What to do when the elephant in the room is a 600-pound gorilla?
Once upon a time, there were 4 high street electronic retailers. Now, they are one. Dixons Carphone, which also includes PCWorld and Currys, now employs some 42,000 people and manages 17 brands across Europe. Yet, while the company continues to innovate and do a lot of the things you would expect from a leading retailer, they are fighting a very different kind of opponent. Like the movie Predator, this is an almost invisible creature, capable of superhuman strength, focus, and accuracy. This is Amazon.
It’s not just retail, the story is repeating itself in other segments too. In some cases, the commercial model has changed as well – for high street music retailers, see Apple and Spotify. For Blockbusters, it’s Netflix. But for most categories, such as for Book chains like Borders, its still Amazon. And given Amazon’s relentless strategy of growth and customer intimacy before profits, its the question every retailer must ask – how to compete with Amazon?
Everyone knows a few legends about Amazon. Many are about the maniacal customer focus – how Jeff Bezos and his family spent Christmas packing gifts by hand. Or how, when asked about why Analysts weren’t buying his stock, he said that as long as customers were buying his products, he didn’t care if analysts bought the stock. The fact is that Amazon is the 600-pound gorilla in the retail business. In 2015. 50% of all e-commerce growth in the US went to Amazon.
What lies behind Amazon’s relentless growth? A combination of the obvious and perhaps less obvious. Global distribution centres, world leading warehouse automation, customer experience par excellence, recommendation engines, one-click purchasing. Kindle readers, prime membership, all you can eat subscriptions. All of this is known and well documented. But there are three key areas where perhaps less attention is paid.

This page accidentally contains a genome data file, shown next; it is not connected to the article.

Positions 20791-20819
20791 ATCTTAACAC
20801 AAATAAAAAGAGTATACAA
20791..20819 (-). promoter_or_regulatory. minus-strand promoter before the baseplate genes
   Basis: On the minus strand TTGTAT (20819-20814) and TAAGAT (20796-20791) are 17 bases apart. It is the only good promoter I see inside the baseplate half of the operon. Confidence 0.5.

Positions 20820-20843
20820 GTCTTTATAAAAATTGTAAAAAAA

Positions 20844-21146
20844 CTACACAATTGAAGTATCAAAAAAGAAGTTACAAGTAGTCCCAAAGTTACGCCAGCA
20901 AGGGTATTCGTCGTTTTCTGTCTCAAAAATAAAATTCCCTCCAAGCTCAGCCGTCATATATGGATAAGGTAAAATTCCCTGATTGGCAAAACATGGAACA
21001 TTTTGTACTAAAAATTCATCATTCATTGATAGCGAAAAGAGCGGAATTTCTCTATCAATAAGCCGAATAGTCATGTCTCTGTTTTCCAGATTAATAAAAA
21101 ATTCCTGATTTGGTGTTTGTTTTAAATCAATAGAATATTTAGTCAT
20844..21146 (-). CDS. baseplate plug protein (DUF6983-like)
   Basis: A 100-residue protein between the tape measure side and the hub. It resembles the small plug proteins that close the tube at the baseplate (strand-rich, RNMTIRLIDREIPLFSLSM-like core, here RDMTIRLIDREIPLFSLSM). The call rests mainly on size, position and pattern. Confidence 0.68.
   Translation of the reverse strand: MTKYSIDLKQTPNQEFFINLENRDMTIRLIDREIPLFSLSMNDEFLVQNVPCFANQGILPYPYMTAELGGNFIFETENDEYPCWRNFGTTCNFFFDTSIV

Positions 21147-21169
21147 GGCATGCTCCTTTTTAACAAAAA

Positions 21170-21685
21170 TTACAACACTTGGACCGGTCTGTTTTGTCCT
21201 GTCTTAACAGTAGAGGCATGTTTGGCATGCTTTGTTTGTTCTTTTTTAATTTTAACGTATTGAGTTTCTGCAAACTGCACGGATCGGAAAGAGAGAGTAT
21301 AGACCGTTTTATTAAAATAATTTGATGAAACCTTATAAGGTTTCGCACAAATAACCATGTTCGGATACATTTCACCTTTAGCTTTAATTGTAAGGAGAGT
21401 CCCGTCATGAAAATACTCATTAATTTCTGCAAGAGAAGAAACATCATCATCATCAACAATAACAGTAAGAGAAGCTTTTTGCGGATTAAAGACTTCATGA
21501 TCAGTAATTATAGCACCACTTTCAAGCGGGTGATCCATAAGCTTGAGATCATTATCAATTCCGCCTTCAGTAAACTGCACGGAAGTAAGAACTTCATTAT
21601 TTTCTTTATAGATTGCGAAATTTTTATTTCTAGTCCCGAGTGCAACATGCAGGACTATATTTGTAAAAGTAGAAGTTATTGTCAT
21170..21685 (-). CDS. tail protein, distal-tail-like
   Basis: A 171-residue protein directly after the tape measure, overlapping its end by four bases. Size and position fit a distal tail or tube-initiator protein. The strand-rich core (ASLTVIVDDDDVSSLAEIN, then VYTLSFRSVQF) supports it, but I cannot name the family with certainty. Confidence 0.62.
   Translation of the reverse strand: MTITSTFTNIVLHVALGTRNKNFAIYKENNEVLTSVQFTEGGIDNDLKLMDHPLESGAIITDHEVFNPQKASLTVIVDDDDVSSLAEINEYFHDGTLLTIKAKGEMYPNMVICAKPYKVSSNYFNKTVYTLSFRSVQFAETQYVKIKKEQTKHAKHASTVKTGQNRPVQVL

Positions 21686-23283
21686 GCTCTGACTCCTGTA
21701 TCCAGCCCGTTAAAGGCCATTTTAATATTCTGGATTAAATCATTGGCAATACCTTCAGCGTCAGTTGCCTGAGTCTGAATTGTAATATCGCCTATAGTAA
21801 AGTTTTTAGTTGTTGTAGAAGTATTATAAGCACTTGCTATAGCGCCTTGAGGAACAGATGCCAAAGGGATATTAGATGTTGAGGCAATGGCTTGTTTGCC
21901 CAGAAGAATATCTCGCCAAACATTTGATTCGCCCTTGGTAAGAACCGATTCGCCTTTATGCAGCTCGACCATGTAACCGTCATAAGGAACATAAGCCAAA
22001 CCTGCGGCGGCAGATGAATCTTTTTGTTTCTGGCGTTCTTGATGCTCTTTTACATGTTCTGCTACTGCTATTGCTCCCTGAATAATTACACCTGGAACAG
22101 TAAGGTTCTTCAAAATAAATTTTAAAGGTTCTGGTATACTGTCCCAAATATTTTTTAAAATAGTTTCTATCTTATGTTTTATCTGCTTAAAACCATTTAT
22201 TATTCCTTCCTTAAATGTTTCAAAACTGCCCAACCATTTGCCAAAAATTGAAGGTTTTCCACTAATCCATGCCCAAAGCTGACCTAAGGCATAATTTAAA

First, Amazon is arguably the worlds most effective innovation company. Its string of relevant and successful innovations from automated warehouses to Amazon Echo, speak for themselves. Second: Amazon deeply understands what it means to be truly committed to an excellent customer experience – and they execute this across payments, site design, offers, delivery, and returns. Third, and most importantly it’s a digital native company. This means that all its core processes are run by software and algorithms, rather than people. Software behaves more consistently, doesn’t suffer fatigue or human errors, and can be improved relatively easily, compared to upskilling humans. Amazon can decide where to introduce human intervention rather than worry about where to automate.
Quite a few brick and mortar businesses have enjoyed success in the past decade, in the UK, through differing strategies. Tesco’s rise and fall with the Dunnhumby data business have been well documented. John Lewis continues to focus on customer service delivered via its partnership model. Halfords focuses on the cycling and travel niche. Each of these businesses will face the same Amazon question and have to figure out how to compete, especially if Amazon decides to open physical stores in future.